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Good Morning Nanty Glo!
                 Friday, August 8 2003 

Jon Kennedy, webmaster

Role models

Continuing Monday's and Wednesday's entries about making a difference....

Another way to make a difference in life and create a ripple on the world while passing through is to be a role model. In recent years there was a wave of cynicism about role modeling, with some of the top athletes and popular musicians protesting that despite their fame they're not in their line of work to be role models for anyone; don't expect them to be good they were saying in effect. Presumably, they're just there to make lots of money and have all the pleasure they can squeeze out of their high-roller lifestyles.

Recently the news has been dominated by two athlete role models, Los Angeles Laker Kobe Bryant and Baylor University basketball player Patrick Dennehy. Dennehy was allegedly murdered by a teammate (the accused himself being described as something of a role model by his shocked acquaintances) under as-yet unclear circumstances. And Bryant, as the whole world must know by now, has been accused of raping a 19-year-old woman in his hotel room during a road trip. Both basketball stars have been described as having good character and being credits to their teams, though Bryant has admitted, after DNA evidence was cited as evidence by investigators, to have had an adultrous consensual liaison with his accuser. The revelations about the millions of dollars at stake through the undermining of his heretofore sterling reputation coupled with his confession under duress might make the skeptical question if "role modeling" was something he'd given a try because his handlers advised it would produce more endorsement deals.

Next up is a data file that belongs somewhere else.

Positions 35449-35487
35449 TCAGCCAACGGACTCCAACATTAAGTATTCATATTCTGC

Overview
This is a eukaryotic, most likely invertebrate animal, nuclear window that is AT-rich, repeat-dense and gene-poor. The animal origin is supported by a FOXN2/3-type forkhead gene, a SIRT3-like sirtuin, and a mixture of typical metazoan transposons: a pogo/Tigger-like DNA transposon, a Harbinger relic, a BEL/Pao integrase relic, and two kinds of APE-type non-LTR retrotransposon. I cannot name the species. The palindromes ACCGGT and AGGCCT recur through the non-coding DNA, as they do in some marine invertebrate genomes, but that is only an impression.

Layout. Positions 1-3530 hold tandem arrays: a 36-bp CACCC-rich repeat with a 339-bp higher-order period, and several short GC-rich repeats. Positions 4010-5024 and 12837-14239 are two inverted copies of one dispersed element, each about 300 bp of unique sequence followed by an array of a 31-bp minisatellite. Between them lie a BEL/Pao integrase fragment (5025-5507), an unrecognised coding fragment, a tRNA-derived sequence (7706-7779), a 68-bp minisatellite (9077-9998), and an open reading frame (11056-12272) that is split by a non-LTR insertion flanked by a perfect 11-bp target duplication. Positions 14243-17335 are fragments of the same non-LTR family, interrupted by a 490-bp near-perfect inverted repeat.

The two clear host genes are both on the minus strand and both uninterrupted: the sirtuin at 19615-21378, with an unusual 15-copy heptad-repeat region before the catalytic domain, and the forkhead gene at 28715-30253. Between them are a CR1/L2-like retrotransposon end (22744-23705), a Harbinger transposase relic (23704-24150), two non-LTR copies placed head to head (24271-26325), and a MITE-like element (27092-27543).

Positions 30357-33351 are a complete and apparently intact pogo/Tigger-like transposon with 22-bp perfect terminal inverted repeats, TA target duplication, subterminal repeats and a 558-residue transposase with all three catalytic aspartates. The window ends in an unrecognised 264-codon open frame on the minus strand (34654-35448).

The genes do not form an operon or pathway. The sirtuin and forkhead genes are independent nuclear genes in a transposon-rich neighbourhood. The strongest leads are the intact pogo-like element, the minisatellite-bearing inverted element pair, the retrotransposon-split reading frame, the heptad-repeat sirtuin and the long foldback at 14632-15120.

On the flip side of these aspiring role models are the anti-role models, the intentional bad boys who not only model uncouth public personnas but are still accorded adultation by fawning fans. Gangsta hiphop "artists" and rockers generally play to that image, it seems, with the blond superstar Eminem leading the pack and building his following through shocking lyrics that are both obscene and violent. In films, Collin Farrell, the young Irish star in the release of this week, S.W.A.T., loves to see how many times he can be bleeped for "the F-word" in a single sentence on appearances with Leno, Letterman, O'Brien and Stewart, and appears outside always with a cigarette and revels in tales of pubbing and womanizing, though he's not yet through puberty.

In an earlier generation being a role model wasn't optional, at least in any kind of white collar profession. Anyone who wanted to have customers for their business, be tenured in teaching school, or aspiring to any kind of community leadership worked to project a friendly, trustworthy, and esteemed reputation among youth and adults alike. Maybe those days have gone the way of the white collars and ties.

Webmaster Jon Kennedy

More memories of the fabulous 'fifties

Here are some other things I would have told my son about my childhood if I had figured his system could handle it.
My parents never: wore Levi's, set foot on a golf course, traveled out of the country, flew in a plane or had a credit card.
In their later years they had something called a "revolving charge card" but they never actually used it. It was good only at Sears-Roebuck. Or maybe it was Sears and Roebuck. Either way, there is no Roebuck anymore.
My parents never drove me to soccer practice. This was because soccer back then was just for the girls.
We actually did walk to school. By the time you were in the 6th grade it was not cool to ride the bus unless you lived more than four or five miles from the school, even when it was raining or there was ice or snow on the ground.

Thought for today

Children's notes to God

A nun asked her class to write notes to God. Here are some of the notes the children handed in.

Dear God: Maybe Cain and Abel would not have killed each other so much if they had their own rooms. That's what my Mom did for me and my brother.

Dear God: If you watch me in church on Sunday, I'll show you my new shoes.

Dear God: I bet it is very hard for you to love all of everybody in the whole world. There are only four people in our family and I'm having a hard time loving all of them.

Dear God: In school they told us what you do. Who does it when you're on vacation?

— Sent by Sallie Covolo 

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